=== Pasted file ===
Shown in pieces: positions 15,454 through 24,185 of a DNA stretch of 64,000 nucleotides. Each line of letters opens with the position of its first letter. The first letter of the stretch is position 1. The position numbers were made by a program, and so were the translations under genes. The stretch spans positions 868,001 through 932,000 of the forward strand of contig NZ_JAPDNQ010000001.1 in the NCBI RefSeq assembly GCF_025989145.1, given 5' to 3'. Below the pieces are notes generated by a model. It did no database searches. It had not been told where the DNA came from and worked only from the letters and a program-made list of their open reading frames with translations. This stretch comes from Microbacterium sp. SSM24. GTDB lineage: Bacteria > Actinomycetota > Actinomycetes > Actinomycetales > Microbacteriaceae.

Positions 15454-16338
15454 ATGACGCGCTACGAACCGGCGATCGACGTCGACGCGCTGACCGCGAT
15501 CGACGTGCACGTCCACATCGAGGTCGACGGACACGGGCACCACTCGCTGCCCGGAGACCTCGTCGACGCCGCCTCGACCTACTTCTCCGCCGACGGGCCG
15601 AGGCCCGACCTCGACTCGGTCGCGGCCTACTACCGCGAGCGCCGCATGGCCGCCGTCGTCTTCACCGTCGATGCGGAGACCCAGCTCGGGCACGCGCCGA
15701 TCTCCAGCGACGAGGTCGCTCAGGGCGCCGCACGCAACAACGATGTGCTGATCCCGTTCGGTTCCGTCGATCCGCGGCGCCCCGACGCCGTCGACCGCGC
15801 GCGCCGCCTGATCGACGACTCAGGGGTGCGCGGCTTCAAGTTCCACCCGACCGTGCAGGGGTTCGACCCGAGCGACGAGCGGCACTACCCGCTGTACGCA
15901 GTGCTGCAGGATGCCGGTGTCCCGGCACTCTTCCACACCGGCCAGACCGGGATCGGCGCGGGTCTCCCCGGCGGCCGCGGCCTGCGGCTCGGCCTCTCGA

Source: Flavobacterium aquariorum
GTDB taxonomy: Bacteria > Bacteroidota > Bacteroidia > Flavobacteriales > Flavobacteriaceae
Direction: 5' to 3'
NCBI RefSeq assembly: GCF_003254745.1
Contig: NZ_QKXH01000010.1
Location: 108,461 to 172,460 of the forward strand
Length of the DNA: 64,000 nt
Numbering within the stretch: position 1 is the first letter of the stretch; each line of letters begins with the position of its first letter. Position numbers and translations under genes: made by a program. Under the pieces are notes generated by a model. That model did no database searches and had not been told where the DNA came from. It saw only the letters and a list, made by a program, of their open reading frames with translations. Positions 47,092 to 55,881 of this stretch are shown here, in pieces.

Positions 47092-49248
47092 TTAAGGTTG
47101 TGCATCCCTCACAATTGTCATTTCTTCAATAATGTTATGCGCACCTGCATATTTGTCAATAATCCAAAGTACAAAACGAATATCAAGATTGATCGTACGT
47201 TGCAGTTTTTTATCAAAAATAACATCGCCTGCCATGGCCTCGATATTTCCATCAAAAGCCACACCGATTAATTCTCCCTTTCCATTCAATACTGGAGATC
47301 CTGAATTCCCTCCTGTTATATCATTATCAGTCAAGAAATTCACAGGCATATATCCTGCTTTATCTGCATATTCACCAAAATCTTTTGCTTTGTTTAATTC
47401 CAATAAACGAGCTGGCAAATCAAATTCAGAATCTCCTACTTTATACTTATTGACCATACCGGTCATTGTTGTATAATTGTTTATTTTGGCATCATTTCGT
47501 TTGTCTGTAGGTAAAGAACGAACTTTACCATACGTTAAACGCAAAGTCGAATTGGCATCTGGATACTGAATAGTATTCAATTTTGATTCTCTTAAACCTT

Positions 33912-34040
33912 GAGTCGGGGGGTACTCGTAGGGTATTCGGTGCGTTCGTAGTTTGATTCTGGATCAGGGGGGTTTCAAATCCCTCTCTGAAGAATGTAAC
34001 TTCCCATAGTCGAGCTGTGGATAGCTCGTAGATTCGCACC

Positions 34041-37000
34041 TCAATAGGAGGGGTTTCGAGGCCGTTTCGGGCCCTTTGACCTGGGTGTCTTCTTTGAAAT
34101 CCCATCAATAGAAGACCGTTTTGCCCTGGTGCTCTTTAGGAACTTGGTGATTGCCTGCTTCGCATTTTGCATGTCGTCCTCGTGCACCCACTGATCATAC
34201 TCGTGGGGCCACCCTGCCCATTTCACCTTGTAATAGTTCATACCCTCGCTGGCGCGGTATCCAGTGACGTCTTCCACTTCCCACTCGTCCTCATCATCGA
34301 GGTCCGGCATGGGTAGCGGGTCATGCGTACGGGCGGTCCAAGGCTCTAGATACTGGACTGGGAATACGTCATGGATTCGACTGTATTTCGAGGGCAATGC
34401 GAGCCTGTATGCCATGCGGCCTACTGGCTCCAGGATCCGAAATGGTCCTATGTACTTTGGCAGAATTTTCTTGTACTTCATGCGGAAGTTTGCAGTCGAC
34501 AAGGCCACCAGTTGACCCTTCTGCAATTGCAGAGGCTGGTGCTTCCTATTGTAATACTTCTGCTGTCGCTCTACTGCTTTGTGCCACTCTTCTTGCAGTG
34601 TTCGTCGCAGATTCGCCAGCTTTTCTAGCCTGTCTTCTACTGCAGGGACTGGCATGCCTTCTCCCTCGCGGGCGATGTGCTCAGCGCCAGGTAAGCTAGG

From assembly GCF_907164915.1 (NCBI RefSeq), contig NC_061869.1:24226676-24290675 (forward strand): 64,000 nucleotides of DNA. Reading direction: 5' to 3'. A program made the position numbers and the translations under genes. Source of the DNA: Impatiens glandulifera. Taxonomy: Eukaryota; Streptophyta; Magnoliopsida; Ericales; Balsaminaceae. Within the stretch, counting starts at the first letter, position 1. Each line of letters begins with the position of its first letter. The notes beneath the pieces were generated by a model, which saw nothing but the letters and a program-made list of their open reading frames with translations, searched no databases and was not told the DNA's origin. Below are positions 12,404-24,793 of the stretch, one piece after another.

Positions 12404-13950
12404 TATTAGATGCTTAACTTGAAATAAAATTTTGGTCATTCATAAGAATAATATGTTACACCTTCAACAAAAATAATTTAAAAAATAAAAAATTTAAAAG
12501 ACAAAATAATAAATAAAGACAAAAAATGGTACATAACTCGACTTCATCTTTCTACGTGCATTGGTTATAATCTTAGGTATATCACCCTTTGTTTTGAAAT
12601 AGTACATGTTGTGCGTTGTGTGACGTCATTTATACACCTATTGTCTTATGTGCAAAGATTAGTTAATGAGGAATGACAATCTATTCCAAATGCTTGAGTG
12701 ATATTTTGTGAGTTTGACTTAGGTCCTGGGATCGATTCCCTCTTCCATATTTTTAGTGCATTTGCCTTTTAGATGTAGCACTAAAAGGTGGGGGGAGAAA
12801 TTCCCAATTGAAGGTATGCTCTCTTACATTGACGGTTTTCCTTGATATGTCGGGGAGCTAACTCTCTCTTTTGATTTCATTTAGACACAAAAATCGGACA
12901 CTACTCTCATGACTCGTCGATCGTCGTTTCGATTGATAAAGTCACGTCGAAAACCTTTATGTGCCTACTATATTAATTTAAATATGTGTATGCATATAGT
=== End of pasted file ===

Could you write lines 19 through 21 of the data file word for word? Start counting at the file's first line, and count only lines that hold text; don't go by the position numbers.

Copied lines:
47101 TGCATCCCTCACAATTGTCATTTCTTCAATAATGTTATGCGCACCTGCATATTTGTCAATAATCCAAAGTACAAAACGAATATCAAGATTGATCGTACGT
47201 TGCAGTTTTTTATCAAAAATAACATCGCCTGCCATGGCCTCGATATTTCCATCAAAAGCCACACCGATTAATTCTCCCTTTCCATTCAATACTGGAGATC
47301 CTGAATTCCCTCCTGTTATATCATTATCAGTCAAGAAATTCACAGGCATATATCCTGCTTTATCTGCATATTCACCAAAATCTTTTGCTTTGTTTAATTC